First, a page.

The Dashboard List is a list of 80 stocks (occasionally less) in the S&P 1500 index, updated every month using a simple quantitative methodology described below. 80 stocks are too big a set for an individual investor's portfolio. The Dashboard List may be used in a top-down approach as an entry point providing a positive statistical bias for further due diligence.
Step 1: In every sector, I list all stocks cheaper than their respective industries simultaneously for 3 factors: Price/Earnings, Price/Sales and Price/Free Cash Flow. An exception in Utilities: the Price/Free Cash Flow is not taken into account. Some sectors are grouped together: Energy with Materials, Telecom with Technology, Real Estate with Financials. It results in 8 groups.
Step 2: In every group, the 10 companies with the highest Return on Equity are kept in the list. If less than 10 stocks pass Step 1 in a group, they all stay in the final selection. All stocks are considered in equal weight for performance calculation.
Step 3: Rinse and repeat every month. Most stocks stay in the list from one month to the next one. The average monthly turnover is about 20%.
The Dashboard List backtest shows an annualized total return about 15% since 1999. The broad stock market (VTI) has an annualized total return of 6.9% on the same period. I have been publishing the Dashboard List every month on Seeking Alpha since December 2015, first in free-access articles, then in my private service, Quantitative Risk & Value. I still publish parts of the Dashboard List in free-access articles with a delay of a few days or weeks.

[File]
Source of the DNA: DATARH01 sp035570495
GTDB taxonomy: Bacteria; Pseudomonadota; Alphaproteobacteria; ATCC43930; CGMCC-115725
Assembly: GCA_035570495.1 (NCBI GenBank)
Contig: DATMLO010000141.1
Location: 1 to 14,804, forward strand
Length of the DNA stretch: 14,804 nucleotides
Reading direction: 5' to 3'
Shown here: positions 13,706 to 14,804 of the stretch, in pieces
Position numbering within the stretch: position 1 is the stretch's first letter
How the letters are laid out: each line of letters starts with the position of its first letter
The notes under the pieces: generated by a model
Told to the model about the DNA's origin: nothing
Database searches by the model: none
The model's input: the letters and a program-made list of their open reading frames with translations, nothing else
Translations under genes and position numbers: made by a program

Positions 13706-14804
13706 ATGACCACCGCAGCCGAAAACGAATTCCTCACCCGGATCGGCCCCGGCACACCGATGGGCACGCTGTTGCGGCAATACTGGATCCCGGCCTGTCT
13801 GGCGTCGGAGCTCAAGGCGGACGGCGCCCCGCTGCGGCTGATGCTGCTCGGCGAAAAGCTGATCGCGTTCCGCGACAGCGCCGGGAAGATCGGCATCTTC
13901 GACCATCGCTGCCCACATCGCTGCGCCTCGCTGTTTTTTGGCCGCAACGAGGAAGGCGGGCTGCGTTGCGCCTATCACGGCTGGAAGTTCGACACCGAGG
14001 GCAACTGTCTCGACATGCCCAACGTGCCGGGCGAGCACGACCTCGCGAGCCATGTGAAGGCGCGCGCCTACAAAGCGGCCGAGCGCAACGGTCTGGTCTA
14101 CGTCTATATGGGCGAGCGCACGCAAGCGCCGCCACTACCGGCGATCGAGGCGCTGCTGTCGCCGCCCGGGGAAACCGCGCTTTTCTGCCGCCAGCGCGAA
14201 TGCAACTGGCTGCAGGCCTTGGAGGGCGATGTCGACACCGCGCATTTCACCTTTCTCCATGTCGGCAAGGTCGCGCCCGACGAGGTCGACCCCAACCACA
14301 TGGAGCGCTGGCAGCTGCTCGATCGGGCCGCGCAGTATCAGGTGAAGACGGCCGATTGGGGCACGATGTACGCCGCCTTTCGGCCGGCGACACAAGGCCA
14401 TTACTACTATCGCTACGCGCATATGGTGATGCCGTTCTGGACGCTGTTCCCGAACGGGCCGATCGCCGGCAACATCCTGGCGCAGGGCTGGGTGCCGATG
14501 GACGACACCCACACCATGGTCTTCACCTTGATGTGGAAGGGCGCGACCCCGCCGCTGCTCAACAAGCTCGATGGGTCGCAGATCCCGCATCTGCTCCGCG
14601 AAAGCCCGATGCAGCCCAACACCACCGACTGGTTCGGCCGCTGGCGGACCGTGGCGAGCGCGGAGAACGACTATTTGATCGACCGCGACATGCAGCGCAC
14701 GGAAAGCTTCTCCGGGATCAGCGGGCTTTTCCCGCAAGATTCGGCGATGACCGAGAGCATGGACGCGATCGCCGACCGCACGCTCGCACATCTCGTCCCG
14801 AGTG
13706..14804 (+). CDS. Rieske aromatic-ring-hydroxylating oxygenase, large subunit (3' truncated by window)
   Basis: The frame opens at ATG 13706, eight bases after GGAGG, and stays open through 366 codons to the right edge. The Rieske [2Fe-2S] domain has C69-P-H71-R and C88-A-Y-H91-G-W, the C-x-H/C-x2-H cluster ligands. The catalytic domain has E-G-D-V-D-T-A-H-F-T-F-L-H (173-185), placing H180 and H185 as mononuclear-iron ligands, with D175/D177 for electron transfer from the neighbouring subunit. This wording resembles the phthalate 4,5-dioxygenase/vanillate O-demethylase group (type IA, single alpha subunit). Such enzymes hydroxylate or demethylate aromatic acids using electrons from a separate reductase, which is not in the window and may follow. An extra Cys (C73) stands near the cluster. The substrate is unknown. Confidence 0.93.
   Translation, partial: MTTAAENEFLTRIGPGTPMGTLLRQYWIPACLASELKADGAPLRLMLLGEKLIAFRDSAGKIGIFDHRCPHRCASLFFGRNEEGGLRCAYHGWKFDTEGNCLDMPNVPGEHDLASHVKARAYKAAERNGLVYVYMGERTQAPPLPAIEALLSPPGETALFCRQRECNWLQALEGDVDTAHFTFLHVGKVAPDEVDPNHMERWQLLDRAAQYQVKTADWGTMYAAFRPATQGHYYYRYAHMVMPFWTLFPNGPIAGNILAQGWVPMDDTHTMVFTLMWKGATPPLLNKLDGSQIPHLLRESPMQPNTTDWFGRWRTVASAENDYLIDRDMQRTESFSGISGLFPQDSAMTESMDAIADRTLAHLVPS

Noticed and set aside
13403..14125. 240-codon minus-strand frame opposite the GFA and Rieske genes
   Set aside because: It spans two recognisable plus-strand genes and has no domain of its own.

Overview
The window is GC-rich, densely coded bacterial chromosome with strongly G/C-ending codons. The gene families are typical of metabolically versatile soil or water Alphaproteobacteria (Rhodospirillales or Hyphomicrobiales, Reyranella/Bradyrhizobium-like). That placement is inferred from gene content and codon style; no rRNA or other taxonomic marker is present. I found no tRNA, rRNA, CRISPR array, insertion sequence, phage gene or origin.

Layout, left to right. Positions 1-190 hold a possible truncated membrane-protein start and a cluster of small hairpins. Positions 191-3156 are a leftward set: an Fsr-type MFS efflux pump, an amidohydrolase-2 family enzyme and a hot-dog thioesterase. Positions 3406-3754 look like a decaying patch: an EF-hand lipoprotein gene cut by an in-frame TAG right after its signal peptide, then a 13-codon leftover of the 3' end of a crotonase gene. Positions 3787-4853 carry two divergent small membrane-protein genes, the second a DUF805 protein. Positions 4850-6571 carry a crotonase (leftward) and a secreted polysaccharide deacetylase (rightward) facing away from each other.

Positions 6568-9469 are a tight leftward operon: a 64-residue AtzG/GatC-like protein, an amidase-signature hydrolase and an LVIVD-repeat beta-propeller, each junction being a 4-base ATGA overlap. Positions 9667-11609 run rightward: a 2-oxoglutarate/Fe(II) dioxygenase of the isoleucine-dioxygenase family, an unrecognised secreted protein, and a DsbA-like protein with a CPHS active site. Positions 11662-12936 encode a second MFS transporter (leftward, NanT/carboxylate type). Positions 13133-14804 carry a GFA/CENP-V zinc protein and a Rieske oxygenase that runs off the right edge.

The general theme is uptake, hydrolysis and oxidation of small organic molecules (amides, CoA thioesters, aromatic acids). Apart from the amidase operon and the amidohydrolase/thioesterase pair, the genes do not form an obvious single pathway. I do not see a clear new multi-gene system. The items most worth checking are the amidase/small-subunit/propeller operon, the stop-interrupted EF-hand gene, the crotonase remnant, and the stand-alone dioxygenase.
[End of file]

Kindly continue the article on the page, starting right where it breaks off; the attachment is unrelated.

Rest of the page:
I don’t use the Dashboard List as a portfolio, so I have not tracked the exact performance based on tradable prices of every holding on publication dates. I will just show out-of-sample simulations of the model since it has been published, based on a 4-week periodicity for holding reconstitution and rebalancing.
The chart below plots in red the simulated equity curve of the Dashboard List from 1/1/2016 to 2/27/2018 (2 years and 2 months), compared with its benchmark in blue (S&P 1500):
We have seen that the Dashboard List contains 8 sub-models in various sectors. Below are their simulations in red compared with their benchmarks in blue (S&P 1500 sectors).
Energy and Materials sub-model (10 stocks):
Industrials sub-model (10 stocks):
Consumer Discretionary sub-model (10 stocks):
Consumer Staples sub-model (10 stocks):
Healthcare sub-model (10 stocks):
Financials and Real Estate sub-model (10 stocks):
Technology and Telecom sub-model (10 stocks):
Utilities sub-model (10 stocks):
All sub-models except Healthcare beat their sector benchmarks on the period. Past performance, real or simulated, is not a guarantee of future returns. My only conclusion is that investing on relative value following the 3 simple steps described at the beginning has worked quite well since 2016. If you are interested in the concept of Dashboard List, you can either try to execute the 3 steps yourself or get a partial, delayed update for free by clicking “Follow” at the top of this article, or subscribe here for a free trial of my private service, including a full and timely monthly update.
Data and charts provided by portfolio123 (this is a partner link giving you an extended period of free trial. I may receive a fee if you buy later a paid subscription, at no additional cost to you).
Disclosure: I/we have no positions in any stocks mentioned, and no plans to initiate any positions within the next 72 hours. I wrote this article myself, and it expresses my own opinions. I am not receiving compensation for it (other than from Seeking Alpha). I have no business relationship with any company whose stock is mentioned in this article.